Invenergy officials explain the proposed 700-acre solar farm to area residents Wednesday at Elwood Jr./Sr. High School. Katya Samoteskul of Invenergy says the division within the community is common wherever the company has proposed solar farms. “We want to have a conversation with residents and answer their questions,” she said. “We want to hear their concerns.” Staff photo by Ken de la Bastide
Invenergy officials explain the proposed 700-acre solar farm to area residents Wednesday at Elwood Jr./Sr. High School. Katya Samoteskul of Invenergy says the division within the community is common wherever the company has proposed solar farms. “We want to have a conversation with residents and answer their questions,” she said. “We want to hear their concerns.” Staff photo by Ken de la Bastide
ELWOOD – A public meeting conducted by the company planning to construct a solar farm in northern Madison County drew mostly opponents.

A steady stream of opponents and supporters of the proposed 120-megawatt Lone Oak Solar Farm attended the open house Wednesday at the Elwood Jr./Sr. High School.

Chicago-based Invenergy, an alternative energy company, is planning to use at least 700 acres that would entail 35 separate parcels of land between county roads 600 West and 350 West and from County Road 1000 North to 1300 North.

Katya Samoteskul of Invenergy said the division within the community is common wherever the company has proposed solar farms.

“We want to have a conversation with residents and answer their questions,” she said. “We want to hear their concerns.”

Samoteskul said the company never requested a 10-year 100 percent tax abatement on the project. She said it will be a 10-year abatement that phases out by 10% per year.

She said the company is in negotiations with county officials regarding a one-time payment.

Samoteskul said the project will cost a minimum of $110 million.

The company is required to construct a fence around the site of the solar panels but it also intends to place two rows of bushes, she said.

“We voluntarily agreed to install the buffer," Samoteskul said. "This is a great location because the infrastructure is already here.”

The Madison County Plan Commission is scheduled to consider a request for a special exception for the solar farm on Tuesday.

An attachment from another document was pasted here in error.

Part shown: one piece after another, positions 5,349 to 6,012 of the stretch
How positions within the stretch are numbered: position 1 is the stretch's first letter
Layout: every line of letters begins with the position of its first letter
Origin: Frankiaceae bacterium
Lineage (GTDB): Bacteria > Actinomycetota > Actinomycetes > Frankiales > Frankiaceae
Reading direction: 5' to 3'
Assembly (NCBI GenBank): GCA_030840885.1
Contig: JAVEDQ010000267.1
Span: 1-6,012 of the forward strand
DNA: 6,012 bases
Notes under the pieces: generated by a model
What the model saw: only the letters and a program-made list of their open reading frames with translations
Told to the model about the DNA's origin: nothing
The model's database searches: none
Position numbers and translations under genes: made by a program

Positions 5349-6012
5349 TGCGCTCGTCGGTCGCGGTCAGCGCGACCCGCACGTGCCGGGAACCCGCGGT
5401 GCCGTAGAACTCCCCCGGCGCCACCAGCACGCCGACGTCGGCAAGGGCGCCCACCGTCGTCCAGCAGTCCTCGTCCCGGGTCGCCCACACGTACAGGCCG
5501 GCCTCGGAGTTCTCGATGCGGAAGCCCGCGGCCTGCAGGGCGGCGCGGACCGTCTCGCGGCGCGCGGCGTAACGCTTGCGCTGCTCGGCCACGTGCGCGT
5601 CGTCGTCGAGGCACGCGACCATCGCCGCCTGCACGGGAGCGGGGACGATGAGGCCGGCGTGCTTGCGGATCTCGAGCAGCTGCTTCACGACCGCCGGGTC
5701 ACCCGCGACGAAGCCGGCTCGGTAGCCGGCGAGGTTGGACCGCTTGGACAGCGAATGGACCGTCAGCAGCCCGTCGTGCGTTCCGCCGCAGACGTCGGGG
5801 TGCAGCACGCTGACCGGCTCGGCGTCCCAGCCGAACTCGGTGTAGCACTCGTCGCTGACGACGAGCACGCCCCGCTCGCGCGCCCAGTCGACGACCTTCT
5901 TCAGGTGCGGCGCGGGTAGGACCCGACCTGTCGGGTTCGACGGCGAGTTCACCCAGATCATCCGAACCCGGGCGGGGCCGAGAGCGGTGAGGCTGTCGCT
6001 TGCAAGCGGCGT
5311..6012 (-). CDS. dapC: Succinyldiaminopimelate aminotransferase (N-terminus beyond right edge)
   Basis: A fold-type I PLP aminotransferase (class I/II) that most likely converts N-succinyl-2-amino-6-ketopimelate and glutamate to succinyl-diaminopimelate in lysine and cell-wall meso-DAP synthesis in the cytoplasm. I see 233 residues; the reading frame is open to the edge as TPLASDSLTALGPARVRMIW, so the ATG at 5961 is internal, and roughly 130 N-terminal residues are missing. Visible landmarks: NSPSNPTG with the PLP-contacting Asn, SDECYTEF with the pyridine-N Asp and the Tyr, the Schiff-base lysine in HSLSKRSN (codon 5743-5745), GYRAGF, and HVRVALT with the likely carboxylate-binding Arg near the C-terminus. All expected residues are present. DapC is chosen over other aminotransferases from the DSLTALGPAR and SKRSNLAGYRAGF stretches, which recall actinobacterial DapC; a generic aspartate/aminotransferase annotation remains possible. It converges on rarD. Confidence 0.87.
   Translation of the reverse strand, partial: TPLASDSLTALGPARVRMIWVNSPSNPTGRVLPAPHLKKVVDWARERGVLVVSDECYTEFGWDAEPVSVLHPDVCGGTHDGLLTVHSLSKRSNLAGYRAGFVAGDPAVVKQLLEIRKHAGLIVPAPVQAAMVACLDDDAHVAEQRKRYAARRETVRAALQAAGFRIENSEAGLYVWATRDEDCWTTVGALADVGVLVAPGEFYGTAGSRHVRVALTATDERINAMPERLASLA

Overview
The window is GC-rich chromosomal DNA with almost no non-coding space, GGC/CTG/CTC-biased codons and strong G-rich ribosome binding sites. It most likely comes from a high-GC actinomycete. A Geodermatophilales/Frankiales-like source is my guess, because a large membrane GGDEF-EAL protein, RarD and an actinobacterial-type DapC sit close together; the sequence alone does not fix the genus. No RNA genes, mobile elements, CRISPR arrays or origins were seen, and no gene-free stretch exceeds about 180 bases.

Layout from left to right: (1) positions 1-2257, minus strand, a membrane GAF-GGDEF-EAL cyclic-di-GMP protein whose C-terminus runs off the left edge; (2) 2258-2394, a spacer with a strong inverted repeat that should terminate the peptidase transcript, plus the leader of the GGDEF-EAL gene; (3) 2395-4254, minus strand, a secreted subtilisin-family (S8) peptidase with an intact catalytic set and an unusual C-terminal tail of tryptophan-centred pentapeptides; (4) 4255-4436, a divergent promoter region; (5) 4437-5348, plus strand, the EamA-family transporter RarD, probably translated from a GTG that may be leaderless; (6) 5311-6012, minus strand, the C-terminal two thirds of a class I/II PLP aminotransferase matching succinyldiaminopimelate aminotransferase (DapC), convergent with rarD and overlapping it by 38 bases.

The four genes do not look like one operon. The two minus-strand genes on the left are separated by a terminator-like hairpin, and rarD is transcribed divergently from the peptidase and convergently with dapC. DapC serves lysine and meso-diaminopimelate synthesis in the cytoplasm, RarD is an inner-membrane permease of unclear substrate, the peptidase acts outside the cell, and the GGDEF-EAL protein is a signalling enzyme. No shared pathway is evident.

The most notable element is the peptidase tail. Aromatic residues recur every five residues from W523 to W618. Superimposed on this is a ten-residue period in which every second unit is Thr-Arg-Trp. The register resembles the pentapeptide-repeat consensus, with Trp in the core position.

Samoteskul said if the special exception is denied the company would have to reconsider its plans.

She said the solar farm would operate for 35 years and provide Madison County with $26 million in property taxes and local landowners with $35 million.

Limited construction could start this year and be completed in 2023.

Tony New, who lives with his family on the southern edge of the proposed solar farm, admitted to having mixed emotions about the development.

“I’m concerned about the aesthetics,” he said. “I don’t want to be looking at fencing.”

New is also concerned about any possible lighting around the site and the impact on property values.

Lloyd McPhearson said he doesn’t care one way or the other about the placement of the solar farm.

“It wouldn’t bother me,” he said.

Brian Reichart said there are better locations for a solar farm where there are not 50 homes within a half-mile of the site.

“It’s the wrong location in Madison County,” he said. “I don’t want to see them take away fine farm ground. There are places with marginal farmland and not in a populated area."

The president of Red Gold said he was not at the open house to represent the company.

“I feel sorry for the people who will be surrounded by the solar panels around their homes,” Reichart said.

He said the project in some ways is gerrymandered because the company signed leases with certain property owners.

“All the investors are from out of state and all the power will go out of the state,” Reichart said.

Michele Etchison said her family signed a lease for 200 acres to be included in the project.

“We did a lot of research,” she said. “We support renewable energy. We’re open to how things are.

“This is a good opportunity for us financially,” Etchison said. “Farming is not always productive. We will still farm other ground. It is an honorable profession and my husband will continue to farm.”

She said the leasing of the property will allow the family to keep the farm and it will give the ground a rest and be productive in the future.

Etchison said conversation with neighbors opposed to the project has not always been cordial.

“We tried to educate ourselves,” she said. “We can’t see any negatives. I know people don’t want to look at it, but we believe we should do with our property what we want.

“This will be good for the community and good for us,” Etchison said.

Last week the Madison County Council unanimously approved a preliminary designation for an economic development revitalization area for the proposed site.

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